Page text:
“Prince Charles and the Duchess of Cornwall completed a demanding and successful visit to commemorate the Queen's Diamond Jubilee,” declared the editor of The Australian in “Charles duchesses the public” (12/11/12)

The Australian was the republican flagbearer in 1999, leading most of the media into the Turnbull- Keating politicians' republic.  Now most of the media agree on the points in the editorial. 

From outback Queensland to Bondi Beach, from the Melbourne Cup to Canberra's War Memorial, the royal couple experienced some of the places, events and institutions at the heart of Australia's national character.

“Over six days, the visitors covered five states and the Australian Capital Territory as they set a cracking pace while appearing calm and relaxed throughout.

"Despite a modest build up, and perhaps low expectations, public interest was substantial – the visit widely reported nationally and dominating local news coverage at each destination.

"There were no slip-ups, embarrassments or incidents, and the Prince of Wales proved to be the very model of a modern heir to the throne. And Australians seem to welcome and warm to him as such.

“Given the trials that have beset the royal family, and the prince in particular, critics have been quick to point to him as a weakness in the line of succession.

"His mother, the Queen , has earned deep and longstanding respect and admiration from Australians, and the dashing young couple of Prince William and the Duchess of Cambridge have added a new level of excitement and interest for royal watchers.

"Given the tragic events surrounding Charles's first marriage and the death of Princess Diana, some feared the public might not warm to his new wife and lifelong friend Camilla. But the graceful way she fulfilled her duties on this visit – and the way the public responded – has consigned such doubts to history.”

…rethink by republicans

The editorial reflects an increasing view among republicans that mocking the Royal Family and constitutional monarchists was not endearing them to the Australian people and was indeed counterproductive. This will not persuade the recalcitrant to change their ways, but will isolate them even more from the mainstream.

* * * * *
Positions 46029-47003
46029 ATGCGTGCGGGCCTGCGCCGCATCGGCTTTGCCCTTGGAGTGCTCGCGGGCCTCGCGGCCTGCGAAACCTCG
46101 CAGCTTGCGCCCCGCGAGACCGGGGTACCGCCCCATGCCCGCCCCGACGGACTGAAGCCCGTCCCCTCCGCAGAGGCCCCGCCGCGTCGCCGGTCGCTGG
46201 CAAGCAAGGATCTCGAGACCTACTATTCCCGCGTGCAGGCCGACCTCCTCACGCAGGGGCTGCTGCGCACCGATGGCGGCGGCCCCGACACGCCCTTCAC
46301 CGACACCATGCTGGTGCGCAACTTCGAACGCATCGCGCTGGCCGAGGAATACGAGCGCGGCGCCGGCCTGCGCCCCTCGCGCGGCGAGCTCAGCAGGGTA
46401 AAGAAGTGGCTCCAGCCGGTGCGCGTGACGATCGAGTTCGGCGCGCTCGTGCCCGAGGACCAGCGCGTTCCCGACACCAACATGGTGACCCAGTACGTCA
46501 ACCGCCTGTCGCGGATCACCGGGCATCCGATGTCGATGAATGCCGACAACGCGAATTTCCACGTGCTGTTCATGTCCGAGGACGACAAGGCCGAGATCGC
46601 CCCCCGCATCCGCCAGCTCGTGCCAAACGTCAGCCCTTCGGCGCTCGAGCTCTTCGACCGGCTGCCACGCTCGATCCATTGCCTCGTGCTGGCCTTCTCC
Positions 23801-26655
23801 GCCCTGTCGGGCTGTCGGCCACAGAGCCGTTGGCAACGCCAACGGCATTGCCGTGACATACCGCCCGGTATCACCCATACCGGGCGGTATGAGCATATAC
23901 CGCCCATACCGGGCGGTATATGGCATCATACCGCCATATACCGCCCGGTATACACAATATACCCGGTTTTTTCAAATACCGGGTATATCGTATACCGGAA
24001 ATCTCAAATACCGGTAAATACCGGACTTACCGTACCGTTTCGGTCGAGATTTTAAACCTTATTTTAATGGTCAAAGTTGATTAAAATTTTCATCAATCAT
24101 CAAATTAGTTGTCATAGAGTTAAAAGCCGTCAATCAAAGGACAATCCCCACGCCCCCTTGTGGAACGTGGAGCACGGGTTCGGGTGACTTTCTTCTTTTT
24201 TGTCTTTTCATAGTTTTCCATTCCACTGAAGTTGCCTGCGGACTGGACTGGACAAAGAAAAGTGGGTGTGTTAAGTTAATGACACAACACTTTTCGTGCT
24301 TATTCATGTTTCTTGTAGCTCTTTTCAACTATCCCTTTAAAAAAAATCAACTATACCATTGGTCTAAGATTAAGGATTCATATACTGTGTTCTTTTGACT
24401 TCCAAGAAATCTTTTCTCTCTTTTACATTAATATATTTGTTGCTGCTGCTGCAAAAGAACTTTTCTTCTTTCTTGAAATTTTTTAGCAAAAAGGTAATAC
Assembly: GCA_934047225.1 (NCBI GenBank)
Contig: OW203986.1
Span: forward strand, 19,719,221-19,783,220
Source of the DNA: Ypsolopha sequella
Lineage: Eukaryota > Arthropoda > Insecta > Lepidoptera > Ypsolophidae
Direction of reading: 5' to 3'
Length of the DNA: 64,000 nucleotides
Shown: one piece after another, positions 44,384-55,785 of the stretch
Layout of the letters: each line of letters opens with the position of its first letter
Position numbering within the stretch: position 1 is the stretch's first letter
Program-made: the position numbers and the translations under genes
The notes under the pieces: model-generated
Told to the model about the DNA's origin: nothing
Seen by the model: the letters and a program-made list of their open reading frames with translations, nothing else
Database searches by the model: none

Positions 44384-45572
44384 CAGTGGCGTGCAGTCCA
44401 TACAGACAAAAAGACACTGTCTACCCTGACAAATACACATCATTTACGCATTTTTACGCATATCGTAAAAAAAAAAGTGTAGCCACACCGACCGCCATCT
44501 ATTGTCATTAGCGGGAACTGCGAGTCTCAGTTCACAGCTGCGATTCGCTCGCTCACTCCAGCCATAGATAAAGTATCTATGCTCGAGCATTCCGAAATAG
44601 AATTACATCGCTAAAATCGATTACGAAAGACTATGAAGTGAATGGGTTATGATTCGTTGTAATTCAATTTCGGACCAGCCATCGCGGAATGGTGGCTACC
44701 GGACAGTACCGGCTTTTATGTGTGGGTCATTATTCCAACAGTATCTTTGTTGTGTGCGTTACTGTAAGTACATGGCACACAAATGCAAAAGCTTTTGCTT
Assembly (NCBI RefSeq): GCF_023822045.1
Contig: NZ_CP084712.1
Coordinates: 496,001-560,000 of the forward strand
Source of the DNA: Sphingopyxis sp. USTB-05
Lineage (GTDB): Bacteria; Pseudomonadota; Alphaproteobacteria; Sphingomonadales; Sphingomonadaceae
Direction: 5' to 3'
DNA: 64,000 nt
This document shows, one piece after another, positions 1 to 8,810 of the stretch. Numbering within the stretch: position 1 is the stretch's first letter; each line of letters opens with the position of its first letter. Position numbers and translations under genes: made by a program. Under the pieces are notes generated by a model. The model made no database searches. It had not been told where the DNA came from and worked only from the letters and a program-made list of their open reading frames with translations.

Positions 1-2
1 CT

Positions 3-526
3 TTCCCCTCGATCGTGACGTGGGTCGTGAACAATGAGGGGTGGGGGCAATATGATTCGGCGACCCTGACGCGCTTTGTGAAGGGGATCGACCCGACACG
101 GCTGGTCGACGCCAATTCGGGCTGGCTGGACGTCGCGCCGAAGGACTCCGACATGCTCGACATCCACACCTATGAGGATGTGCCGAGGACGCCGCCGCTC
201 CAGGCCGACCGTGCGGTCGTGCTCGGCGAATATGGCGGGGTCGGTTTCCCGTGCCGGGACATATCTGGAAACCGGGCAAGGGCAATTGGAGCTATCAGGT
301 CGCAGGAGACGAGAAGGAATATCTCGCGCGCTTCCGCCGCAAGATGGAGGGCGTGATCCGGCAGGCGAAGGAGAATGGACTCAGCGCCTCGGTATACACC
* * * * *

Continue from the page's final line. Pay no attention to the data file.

The editors of The Australian and The Sydney Morning Herald are at last now agreed that the end of the reign will not be the silver bullet that delivers some sort of politicians’ republic.   

 “Author and avowed republican Tom Keneally was right and wise to recognise this reality and to promote a rethink by advocates of constitutional reform,” the editor continued.

Keneally admits the mocking tone of previous republican debates has been counter-productive and that the case needs to be made in a more reasoned and less acrimonious way.

"Indeed, the idea promoted by some republicans that once the current monarch hands over to her heir the tide will turn seems to be misplaced optimism on their part.”The Australian is not ready to abandon its republicanism, at least not yet. In our view it is a mistake to see the republican agenda as a constitutional reform .

"How, we ask, will the governance of Australia be improved by a politicians’ republic? To answer that we would at least need to see the details.We hesitate to say “the” republic is dead. It is certainly comatose.

The editor concludes “ The personal character of the current royals seems to be as resilient as the institution itself. So the case for constitutional reform, which this newspaper continues to support, must be made over time and on its merits – not centred on personalities or denigration.”